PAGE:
Capsicum support is currently included for x86 variants and user-mode Linux; the following config settings need to be enabled:

  • CONFIG_SECURITY_CAPSICUM enables Capsicum capabilities
  • CONFIG_CLONE4 enables the clone4(2) system call, which is needed for...
  • CONFIG_CLONEFD enables the clonefd functionality that process descriptors are built on.

The following configuration options are useful for development:

  • CONFIG_DEBUG_KMEMLEAK: enable kernel memory leak detection.
  • CONFIG_DEBUG_BUGVERBOSE: verbose bug reporting.

User-mode Linux can be used for Capsicum testing, and requires the following additional configuration parameters:

  • CONFIG_DEBUG_FS: enable debug filesystem.


The test suite for Capsicum is held in a separate capsicum-test repository, to allow the tests to be easily shared between Linux and FreeBSD.

This repository also includes kernel self-tests for some aspects of Capsicum functionality, specifically:

  • selftests/openat: tests of openat(2) and the new O_BENEATH flag for it.
  • selftests/clone: tests of the clonefd functionality used for process descriptors.

There are also some test scripts in the tools/testing/capsicum/ directory, purely for local convenience when testing under user-mode Linux (ARCH=um).

UML Testing Setup

Capsicum can be run and tested in a user-mode Linux build, for convenience and speed of development iterations. This section describes the setup procedure for this method of testing.

Create a file to use as the disk for user-mode Linux (UML):

# Create (sparse) empty file
dd if=/dev/zero of=tools/testing/capsicum/test.img bs=1 count=0 seek=500GB
# Make an ext3 filesystem in it
mke2fs -t ext3 -F tools/testing/capsicum/test.img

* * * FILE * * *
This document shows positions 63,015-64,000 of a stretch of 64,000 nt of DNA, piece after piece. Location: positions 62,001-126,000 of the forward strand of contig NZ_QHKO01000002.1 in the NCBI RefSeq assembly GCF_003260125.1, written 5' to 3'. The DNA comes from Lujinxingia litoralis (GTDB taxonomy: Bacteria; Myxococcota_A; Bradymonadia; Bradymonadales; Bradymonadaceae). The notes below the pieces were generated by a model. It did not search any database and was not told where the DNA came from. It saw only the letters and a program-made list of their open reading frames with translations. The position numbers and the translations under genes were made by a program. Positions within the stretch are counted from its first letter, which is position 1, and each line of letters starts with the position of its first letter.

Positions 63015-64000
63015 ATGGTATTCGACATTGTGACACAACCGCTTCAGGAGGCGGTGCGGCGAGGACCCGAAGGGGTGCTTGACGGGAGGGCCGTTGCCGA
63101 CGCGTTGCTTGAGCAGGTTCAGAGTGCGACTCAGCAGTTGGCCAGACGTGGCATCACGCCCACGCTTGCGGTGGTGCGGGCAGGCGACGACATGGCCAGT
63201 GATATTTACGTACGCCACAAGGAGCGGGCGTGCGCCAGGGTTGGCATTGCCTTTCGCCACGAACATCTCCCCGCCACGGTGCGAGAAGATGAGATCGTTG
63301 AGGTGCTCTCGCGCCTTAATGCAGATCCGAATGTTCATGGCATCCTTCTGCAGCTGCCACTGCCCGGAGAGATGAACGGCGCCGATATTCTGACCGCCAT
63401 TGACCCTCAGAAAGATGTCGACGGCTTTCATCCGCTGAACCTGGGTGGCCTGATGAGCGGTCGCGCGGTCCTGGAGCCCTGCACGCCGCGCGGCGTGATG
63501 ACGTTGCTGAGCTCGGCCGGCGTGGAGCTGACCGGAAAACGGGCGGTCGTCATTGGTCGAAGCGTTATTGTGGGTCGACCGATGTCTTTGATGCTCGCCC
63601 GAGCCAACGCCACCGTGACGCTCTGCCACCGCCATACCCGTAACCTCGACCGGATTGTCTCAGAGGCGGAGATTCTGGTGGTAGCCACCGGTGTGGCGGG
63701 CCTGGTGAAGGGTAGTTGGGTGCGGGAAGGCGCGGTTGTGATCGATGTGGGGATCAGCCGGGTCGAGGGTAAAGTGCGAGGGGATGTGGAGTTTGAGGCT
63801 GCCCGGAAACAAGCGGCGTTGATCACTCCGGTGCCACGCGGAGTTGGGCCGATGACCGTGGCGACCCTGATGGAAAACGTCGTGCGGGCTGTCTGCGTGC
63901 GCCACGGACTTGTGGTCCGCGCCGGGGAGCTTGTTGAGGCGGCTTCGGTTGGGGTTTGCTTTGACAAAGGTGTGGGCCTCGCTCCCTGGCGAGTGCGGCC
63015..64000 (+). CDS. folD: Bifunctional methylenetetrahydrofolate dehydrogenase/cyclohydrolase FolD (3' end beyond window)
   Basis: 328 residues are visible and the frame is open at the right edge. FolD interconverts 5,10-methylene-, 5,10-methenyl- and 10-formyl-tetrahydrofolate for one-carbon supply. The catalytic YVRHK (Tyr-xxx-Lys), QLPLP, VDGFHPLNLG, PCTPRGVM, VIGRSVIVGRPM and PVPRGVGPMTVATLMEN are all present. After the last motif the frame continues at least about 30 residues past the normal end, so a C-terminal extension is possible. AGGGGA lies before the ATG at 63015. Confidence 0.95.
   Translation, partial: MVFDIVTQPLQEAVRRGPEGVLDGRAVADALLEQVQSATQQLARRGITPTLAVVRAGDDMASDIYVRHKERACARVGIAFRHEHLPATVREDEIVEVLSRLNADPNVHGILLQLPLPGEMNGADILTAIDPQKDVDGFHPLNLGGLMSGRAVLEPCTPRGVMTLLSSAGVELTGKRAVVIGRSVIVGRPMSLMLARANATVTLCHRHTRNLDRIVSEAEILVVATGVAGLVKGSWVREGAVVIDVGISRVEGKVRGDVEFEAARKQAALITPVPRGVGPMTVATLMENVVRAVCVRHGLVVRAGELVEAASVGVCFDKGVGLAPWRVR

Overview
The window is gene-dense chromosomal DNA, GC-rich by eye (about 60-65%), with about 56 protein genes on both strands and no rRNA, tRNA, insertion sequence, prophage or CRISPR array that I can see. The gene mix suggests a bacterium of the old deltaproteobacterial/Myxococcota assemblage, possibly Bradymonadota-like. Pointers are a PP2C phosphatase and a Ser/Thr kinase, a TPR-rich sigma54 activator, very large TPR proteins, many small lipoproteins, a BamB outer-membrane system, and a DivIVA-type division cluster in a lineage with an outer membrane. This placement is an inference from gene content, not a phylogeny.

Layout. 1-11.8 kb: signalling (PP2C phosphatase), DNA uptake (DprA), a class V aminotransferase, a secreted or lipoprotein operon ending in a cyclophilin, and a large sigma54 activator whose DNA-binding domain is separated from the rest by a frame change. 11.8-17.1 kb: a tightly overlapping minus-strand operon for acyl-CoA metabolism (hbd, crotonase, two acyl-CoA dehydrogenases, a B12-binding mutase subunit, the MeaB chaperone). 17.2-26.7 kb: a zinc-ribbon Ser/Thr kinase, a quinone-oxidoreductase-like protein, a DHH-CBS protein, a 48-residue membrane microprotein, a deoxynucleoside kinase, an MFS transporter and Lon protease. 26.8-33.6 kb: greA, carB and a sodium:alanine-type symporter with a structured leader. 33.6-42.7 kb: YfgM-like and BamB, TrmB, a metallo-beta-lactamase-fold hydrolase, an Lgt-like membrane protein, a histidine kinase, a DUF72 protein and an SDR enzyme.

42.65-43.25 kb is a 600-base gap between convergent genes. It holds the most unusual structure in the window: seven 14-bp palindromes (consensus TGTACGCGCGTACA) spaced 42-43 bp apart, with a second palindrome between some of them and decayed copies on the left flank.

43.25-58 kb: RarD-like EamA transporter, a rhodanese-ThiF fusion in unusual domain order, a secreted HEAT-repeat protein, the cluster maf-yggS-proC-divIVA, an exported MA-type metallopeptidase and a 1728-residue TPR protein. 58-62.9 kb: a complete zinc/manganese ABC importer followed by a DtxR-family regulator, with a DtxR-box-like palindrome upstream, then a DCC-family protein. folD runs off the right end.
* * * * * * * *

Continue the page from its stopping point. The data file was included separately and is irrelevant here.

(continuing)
Mount the new file system somewhere:

sudo mount -o loop tools/testing/capsicum/test.img /mnt

Put an Ubuntu base system onto it:

sudo debootstrap --arch=amd64 precise /mnt

Replace some key files:

sudo cp /mnt/sbin/init /mnt/sbin/init.orig
sudo cp tools/testing/capsicum/test-files/init /mnt/sbin/init
sudo cp /mnt/etc/fstab /mnt/etc/fstab.orig
sudo cp tools/testing/capsicum/test-files/fstab /mnt/etc/fstab
sudo umount /mnt

Copy test binaries into the test directory:

pushd ${CAPSICUM-TEST} && make && popd
cp ${CAPSICUM-TEST}/capsicum-test tools/testing/capsicum/test-files/
cp ${CAPSICUM-TEST}/mini-me tools/testing/capsicum/test-files/
cp ${CAPSICUM-TEST}/mini-me.noexec tools/testing/capsicum/test-files/

Tests can then be run with the wrapper scripts:

cd tools/testing/capsicum
./run-test ./capsicum-test

Under the covers the init script will mount tools/testing/capsicum/test-files/ as /tests/ within the UML system, and will run tests from there. The specific test command to run is communicated into the UML instance as a runtest=<cmd> parameter to the UML kernel (which the init script retrieves from /proc/cmdline).